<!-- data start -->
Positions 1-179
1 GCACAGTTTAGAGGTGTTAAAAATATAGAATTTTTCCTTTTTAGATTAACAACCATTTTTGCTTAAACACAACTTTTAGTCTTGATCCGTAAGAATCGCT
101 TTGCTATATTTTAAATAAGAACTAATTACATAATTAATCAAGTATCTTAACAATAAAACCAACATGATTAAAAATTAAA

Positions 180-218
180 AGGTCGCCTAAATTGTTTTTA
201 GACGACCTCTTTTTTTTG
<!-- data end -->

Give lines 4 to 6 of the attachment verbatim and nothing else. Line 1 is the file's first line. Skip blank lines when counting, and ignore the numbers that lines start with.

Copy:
Positions 180-218
180 AGGTCGCCTAAATTGTTTTTA
201 GACGACCTCTTTTTTTTG